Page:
An Assumption Parish sheriff's deputy is suing a former judge, arguing her racist, derogatory comments about him in private text messages defamed his character and harmed his ability to do his job once they became public.
Lt. Erick Taylor alleges in a new federal lawsuit that then-Judge Jessie LeBlanc's text message — in which she called him a "Dirty Cop. Thug. N-----" — has spilled over to his work as a narcotics deputy as suspects have thrown the judge's words back in his face.
Taylor is Black; LeBlanc is White.
LeBlanc, a two-term judge in the 23rd Judicial District, resigned on Feb. 27 after she admitted to having an eight-year affair with then-Chief Deputy Bruce Prejean and making the comments in text messages with Prejean in late 2018. The affair had ended in 2016, LeBlanc has said, and Prejean was Taylor's boss at the time of the messages two years later.
Filed Nov. 20 in U.S. District Court in New Orleans, the suit alleges three instances between May 23 and June 4, 2020, in which suspects used the judge's alleged words to question Taylor's authority and the validity of his actions as a police officer.
One example detailed in the suit involved Taylor's response to a disturbance call June 4 in the Bayou L'Ourse area. The suspect told Taylor, "'What are you doing to do? The Judge called you a n----- and you didn't do anything,'" the suit alleges.
In another incident, Taylor was helping with a traffic stop on May 23 when a suspect told him, "'I will stand right here and watch you because I don't trust you. That Judge already said that you were dirty and she's gonna get your ass,'" the suit alleges.
Taylor's suit alleges LeBlanc's comments were made in her official capacity as a sitting judge, depriving him of his civil rights by defaming him with words inspired by racial prejudice.
Taylor alleges LeBlanc acted under the color of law, violating the 14th Amendment and state laws and piercing her judicial immunity. Taylor is seeking compensatory and punitive damages and attorney's fees and costs.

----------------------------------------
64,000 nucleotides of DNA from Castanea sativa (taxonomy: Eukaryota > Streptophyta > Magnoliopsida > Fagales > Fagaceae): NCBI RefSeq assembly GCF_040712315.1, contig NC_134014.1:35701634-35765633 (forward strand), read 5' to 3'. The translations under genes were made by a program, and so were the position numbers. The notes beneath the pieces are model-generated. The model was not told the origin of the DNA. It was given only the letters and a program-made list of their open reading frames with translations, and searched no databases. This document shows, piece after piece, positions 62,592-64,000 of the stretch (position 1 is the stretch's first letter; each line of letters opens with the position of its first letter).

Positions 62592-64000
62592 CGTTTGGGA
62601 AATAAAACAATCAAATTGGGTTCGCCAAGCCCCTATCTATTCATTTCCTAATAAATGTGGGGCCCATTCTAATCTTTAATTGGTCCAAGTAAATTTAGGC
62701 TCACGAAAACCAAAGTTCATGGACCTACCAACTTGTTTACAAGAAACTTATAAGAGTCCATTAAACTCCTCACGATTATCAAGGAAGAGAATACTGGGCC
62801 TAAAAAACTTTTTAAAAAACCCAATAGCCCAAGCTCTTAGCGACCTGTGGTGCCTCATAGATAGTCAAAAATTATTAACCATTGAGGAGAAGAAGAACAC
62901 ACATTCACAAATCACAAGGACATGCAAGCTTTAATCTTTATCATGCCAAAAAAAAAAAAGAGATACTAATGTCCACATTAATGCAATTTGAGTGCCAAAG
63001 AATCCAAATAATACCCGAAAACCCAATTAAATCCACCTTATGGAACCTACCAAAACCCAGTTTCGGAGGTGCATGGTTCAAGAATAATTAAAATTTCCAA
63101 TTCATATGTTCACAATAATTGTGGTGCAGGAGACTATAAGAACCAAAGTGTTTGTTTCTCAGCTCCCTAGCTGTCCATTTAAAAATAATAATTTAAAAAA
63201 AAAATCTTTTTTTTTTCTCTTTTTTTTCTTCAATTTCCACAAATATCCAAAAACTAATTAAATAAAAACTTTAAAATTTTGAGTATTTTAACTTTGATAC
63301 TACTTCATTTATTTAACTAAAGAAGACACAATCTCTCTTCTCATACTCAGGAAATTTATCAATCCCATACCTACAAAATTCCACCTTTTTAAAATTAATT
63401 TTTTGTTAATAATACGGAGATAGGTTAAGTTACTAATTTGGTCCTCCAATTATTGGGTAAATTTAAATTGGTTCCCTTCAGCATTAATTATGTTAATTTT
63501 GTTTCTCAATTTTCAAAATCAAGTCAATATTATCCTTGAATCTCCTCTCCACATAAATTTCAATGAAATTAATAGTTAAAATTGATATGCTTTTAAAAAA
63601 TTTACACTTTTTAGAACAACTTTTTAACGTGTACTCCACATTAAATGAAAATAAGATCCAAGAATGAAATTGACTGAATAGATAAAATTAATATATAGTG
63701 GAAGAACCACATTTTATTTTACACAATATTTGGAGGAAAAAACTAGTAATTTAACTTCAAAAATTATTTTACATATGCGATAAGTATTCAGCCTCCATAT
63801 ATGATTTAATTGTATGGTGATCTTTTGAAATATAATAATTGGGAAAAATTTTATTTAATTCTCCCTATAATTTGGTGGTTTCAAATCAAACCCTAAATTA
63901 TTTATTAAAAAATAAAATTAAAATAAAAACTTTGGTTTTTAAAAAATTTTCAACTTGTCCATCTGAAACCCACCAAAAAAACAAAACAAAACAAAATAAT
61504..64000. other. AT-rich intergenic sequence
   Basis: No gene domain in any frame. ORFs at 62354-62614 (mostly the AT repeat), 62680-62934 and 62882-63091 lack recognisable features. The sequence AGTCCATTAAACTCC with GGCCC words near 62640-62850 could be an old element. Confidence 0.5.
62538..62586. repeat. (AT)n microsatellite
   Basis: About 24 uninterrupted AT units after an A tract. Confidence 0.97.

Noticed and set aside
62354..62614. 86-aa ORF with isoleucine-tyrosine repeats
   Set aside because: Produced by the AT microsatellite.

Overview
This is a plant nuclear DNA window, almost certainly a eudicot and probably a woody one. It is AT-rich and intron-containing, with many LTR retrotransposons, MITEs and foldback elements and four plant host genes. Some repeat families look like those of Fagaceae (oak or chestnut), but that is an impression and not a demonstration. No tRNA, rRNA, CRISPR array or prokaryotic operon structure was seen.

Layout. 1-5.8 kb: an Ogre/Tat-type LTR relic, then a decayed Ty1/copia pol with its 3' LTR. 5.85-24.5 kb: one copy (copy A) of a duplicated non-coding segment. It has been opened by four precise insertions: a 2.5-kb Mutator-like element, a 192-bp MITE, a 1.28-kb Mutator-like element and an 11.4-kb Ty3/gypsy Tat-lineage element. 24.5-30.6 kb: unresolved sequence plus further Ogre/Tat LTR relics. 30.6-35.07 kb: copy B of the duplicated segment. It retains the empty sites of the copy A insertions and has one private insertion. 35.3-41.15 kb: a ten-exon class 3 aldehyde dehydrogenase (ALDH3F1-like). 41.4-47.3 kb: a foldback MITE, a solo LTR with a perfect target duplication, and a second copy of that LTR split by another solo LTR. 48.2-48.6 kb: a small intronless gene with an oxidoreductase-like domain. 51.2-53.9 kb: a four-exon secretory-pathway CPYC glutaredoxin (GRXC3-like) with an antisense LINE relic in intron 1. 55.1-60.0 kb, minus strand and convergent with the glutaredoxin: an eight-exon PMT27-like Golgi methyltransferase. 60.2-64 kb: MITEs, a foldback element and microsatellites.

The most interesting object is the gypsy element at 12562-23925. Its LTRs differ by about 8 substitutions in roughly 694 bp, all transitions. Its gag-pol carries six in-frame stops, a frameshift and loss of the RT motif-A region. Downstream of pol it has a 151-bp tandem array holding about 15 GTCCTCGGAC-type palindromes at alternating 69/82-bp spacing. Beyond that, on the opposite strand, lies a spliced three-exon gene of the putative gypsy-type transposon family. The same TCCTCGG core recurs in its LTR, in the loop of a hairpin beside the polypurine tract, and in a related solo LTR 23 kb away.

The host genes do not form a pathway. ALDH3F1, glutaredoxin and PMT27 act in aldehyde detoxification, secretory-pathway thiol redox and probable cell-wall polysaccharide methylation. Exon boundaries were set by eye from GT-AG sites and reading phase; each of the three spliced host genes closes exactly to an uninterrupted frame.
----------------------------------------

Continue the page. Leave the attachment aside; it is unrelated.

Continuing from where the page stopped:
LeBlanc has been named as a defendant in her official capacity as a judge then and as an individual. An unnamed insurer is also a defendant.
The offending text message was exchanged between LeBlanc and Prejean in December 2018 but became public in February and March 2020 months after LeBlanc and Prejean's affair had first emerged — and while the judge was resisting calls to step down and directly address the affair allegation.
She later apologized in a televised interview and in her resignation letter to the state Supreme Court for "racially inappropriate" language and admitted to the affair.
In a prepared response from her attorney, Jill Craft, she said LeBlanc has repeatedly apologized for her comments that weren't reflective of her but were made in private and in anger with someone with whom she had a personal relationship.
"Ms. LeBlanc paid a heavy price for the relationship and for the comments made well over a year ago," the statement says. "She has atoned and continues to atone for her failings, but she, in no way, compromised her service as a Judge."
The statement also fires back at Taylor, saying LeBlanc, now a private lawyer, is representing a woman in Lafourche Parish who is seeking custody of Taylor's child and child support. Taylor also has filed his own petition seeking custody and the case is pending, court filings in Lafourche show.
Taylor's suit replays LeBlanc's alleged questioning of a few of the deputy's warrants and his credibility and respect for judicial authority in the late summer and fall of 2019 in separate criminal cases. The suit also raises the bench warrant for Taylor's arrest that LeBlanc issued due to Taylor's failure to show up for a trial.
That case was dismissed as a result, but Taylor alleges in the suit he had authorization to be out of town at the time of the trial and informed prosecutors.
The suit also touches on the concerns Sheriff Leland Falcon aired in a December 2019 memo to District Attorney Ricky Babin that the judge was biased against the deputy. At the time, the sheriff has said, he wasn't aware of the text message from December 2018.
On Tuesday, Craft defended her clients' actions with respect to Taylor's criminal warrant applications, saying that as a judge, LeBlanc served as a gatekeeper who made sure warrants had probable cause and who rejected any that didn't.
"While Mr. Taylor apparently complains Ms. LeBlanc, while serving as a Judge, disallowed a Warrant he presented, that is precisely what the role and function of a Judge is," Craft said.
Craft said her client "will vigorously defend these allegations and, particularly, the allegations relating to her performance as a Judge."
On Nov. 3, voters elected prosecutor Steven Tureau, of the Gonzales area, to fill LeBlanc's old Division D seat for a new six-year term. The 23rd JDC encompasses Ascension, Assumption and St. James parishes.